Any crumb in a storm.


This beard, coming and going . . .

Growing, in and out of fashion.

This passionate, irrational thing.


That rings the changes.

That enables you to rage

Without speaking.

Put two fingers up to the world

And a fist in the air.

Like some Ché freedom fighter.


“It’s my chin . . .

And, it’s going to go right . . . there!”


“And if you don’t like it . . . girls

You don’t have to look.

Go read a book.



(with marshmallows)

Check your nails, your sails, your hair.

Stocks and shares, apples and pears.

I don’t care!

There, there.

That wasn’t very fair now. . .”


But the time invested in my beard

Means something to just me

And my man-stuff.

So sinful, weird and beyond

Your box.


It’s my thing

My wee hairy allotment.

My freshly planted free state.

Without bishops telling me

How to cut it.


If you don’t like my hairy ginger carrots

My dark beet-roots, my stubbly cute-cumbers

My fluffy facial cabbage

Falling forth

It’s not worth the argument.


My beard seems to push

Some women’s control buttons.

“It’s out of control, for God’s sake!

For God’s sake, trim that thing Nigel!”


(Nigel, the Latinised form of Niall.

Though, no Nine Hostages taken here now . . .)


With a beard

Some women demand topiary.

Want you to weed it

And maintain its fences.

Most women don’t seem to go for

Immenseness in the beard department.

It’s all about boundaries.

Don’t like you beyond your boundaries.

Getting a bit too wild.


Ah now . . . ah now, now.

All this fuss over a beard.

A wee hairy thing

Sticking out of from

Our collective male chin.

The nearest thing we have to giving birth

To anything other than sperm . . .


“It’s a boy. No . . . it’s a girl!

Ahhh no, it’s a boy. It’s a boy!!!”.


So treat us gently now.

Mock us softly, (patronize the gooseberry chin

With kind patience.)

The hairy Sponge Bob.

We are not mental.

Just hair-ily incidental.

But we do have our moon time too

Ah yes . . .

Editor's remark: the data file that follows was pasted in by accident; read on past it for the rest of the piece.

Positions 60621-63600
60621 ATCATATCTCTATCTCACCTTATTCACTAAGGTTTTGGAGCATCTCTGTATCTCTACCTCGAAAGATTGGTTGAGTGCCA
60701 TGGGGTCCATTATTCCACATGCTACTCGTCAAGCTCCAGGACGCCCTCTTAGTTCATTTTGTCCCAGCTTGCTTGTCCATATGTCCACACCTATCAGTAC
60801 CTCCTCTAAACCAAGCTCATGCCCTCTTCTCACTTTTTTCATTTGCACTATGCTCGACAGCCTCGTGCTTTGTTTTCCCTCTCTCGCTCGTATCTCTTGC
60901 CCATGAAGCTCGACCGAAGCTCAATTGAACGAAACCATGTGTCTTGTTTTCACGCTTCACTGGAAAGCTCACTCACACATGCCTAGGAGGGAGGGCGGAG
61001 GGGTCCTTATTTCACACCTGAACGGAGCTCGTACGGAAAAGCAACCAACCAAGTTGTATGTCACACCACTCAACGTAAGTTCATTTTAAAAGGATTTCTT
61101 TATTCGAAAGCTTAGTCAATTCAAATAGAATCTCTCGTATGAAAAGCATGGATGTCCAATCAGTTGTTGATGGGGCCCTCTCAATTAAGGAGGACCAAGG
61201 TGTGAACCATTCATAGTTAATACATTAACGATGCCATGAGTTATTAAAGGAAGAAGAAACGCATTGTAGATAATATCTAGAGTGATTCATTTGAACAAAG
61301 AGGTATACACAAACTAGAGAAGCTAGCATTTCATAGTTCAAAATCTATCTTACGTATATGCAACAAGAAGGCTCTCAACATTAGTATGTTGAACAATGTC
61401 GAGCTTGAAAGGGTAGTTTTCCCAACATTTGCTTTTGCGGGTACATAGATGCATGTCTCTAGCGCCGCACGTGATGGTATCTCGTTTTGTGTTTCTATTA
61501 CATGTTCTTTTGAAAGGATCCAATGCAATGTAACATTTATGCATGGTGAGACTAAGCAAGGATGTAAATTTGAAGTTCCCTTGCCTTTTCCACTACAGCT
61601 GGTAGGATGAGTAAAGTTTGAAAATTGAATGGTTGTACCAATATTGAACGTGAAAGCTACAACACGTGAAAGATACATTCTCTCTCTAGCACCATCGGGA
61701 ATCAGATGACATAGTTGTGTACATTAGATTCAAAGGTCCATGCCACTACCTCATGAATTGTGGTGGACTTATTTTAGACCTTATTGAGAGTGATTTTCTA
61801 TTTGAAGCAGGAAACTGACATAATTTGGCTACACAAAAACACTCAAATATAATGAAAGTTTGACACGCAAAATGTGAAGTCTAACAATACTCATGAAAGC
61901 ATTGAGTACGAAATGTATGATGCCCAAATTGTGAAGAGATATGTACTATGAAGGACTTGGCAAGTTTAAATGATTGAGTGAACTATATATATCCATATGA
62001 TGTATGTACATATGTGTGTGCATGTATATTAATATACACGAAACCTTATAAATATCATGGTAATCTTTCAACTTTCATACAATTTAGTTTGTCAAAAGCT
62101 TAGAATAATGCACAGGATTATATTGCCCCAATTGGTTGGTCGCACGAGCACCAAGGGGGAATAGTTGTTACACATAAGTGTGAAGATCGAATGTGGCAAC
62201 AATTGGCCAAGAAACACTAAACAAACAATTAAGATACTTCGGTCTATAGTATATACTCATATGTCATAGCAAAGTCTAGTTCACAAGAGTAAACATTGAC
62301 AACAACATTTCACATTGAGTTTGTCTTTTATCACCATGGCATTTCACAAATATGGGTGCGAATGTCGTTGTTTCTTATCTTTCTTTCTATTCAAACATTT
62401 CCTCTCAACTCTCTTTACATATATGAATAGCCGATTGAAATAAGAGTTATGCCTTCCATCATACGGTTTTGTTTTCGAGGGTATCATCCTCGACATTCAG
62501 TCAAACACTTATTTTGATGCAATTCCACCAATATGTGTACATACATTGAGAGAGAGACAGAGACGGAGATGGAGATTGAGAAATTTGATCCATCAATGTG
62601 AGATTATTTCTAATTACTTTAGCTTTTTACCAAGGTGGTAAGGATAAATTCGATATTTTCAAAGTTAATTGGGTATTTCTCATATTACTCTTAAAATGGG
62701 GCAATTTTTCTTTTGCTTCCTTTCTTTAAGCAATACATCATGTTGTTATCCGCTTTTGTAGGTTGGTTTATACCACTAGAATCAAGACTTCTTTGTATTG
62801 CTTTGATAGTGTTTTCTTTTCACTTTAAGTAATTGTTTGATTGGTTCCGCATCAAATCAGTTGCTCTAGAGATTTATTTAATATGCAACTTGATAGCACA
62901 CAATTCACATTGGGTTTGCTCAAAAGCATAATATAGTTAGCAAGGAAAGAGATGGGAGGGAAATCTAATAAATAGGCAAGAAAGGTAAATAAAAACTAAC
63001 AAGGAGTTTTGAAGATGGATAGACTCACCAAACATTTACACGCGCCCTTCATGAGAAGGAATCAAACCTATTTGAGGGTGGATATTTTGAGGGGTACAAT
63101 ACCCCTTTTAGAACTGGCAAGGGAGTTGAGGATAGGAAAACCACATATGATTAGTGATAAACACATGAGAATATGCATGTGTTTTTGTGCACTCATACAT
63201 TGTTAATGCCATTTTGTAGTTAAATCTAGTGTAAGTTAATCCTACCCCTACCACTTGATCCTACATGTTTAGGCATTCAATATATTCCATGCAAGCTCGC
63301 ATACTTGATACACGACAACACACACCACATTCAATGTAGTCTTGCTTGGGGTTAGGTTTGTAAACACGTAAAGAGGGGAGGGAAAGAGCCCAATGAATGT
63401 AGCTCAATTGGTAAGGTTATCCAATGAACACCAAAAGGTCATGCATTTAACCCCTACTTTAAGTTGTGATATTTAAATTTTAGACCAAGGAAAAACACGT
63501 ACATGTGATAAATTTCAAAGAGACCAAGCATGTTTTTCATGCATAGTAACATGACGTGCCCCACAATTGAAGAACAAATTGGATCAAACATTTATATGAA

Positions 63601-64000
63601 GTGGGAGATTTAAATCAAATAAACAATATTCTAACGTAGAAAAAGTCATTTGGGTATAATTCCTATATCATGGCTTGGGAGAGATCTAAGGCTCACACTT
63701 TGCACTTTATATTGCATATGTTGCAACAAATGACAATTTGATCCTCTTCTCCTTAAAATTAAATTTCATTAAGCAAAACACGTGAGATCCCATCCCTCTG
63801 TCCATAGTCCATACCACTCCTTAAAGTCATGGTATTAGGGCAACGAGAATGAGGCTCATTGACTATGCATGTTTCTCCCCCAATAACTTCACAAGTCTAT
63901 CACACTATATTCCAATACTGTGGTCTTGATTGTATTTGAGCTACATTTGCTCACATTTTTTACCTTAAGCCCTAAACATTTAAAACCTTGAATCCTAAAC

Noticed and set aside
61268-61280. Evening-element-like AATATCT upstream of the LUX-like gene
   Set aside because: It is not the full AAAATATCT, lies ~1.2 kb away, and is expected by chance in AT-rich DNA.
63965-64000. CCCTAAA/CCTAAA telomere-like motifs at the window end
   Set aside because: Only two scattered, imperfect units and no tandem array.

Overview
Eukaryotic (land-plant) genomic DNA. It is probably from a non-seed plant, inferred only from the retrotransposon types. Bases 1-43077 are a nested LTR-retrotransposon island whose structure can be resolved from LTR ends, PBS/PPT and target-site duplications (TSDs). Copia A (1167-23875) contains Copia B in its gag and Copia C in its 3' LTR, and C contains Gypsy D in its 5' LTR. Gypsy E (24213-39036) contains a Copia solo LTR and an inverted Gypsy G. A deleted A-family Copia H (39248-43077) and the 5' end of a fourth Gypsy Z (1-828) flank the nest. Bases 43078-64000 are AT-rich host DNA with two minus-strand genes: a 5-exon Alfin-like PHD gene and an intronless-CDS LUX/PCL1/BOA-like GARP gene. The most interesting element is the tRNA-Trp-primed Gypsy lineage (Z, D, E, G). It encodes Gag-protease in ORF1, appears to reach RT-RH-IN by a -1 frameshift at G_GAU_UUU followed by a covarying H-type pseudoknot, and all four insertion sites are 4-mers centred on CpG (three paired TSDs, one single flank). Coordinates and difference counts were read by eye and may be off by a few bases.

From Iron John in the forest

To the Were Wolf on the mountainside.

The old goat in the field

To the wee rascal up the alleyway.


Parnell, Pitt and pith

Takes a lot of getting used to.

Like it or not . . .

You can’t hide a good beard.

It’s weird isn’t it?

Really, Really









5 Responses to BEARDS by Randall Stephen Hall

  1. Colm Furey December 20, 2014 at 10:28 pm #

    Ha ha, that was surreal but amusing. There are some silly looking beards about but i do like mine, i must say. As long as a beard is trimmed, it can be cool and those of us that can do so should certainly “laisse pousser la barbe”.

    I’ve had a few discussions with females who mostly claim that they dislike facial hair on men but i think they are just trying to convince themselves.It certainly hasn’t caused me any problems 🙂 I was told that beard equals “serial killer” but i think they have been watching too many episodes of “The Fall”

    . Hirsute men of the world unite but remember, looking like Grizzly Adams or a member of ZZ Top isn’t necessarily the way to go .

    • Jude Collins December 21, 2014 at 11:18 am #

      For years I wore a Zapata moustache. Getting rid of it was the kind of relief felt by the Ancient Mariner when he finally got that bloody albatross from round his neck…

      • angela December 21, 2014 at 3:46 pm #

        Ah come on Jude post the pictures please!

        • Jude Collins December 21, 2014 at 5:13 pm #

          I suffer quite enough contempt within the privacy of my own home, Angela, without parading myself for public ridicule as well…

  2. Randall Stephen Hall April 7, 2015 at 6:01 pm #

    Thanks for all the comments. Great stuff. And remember “Beaver Zapata!” . . . “Reiver Zapata!” . . . “Lever Zapata!!” with many more alternatives. Happy Easter. RSH.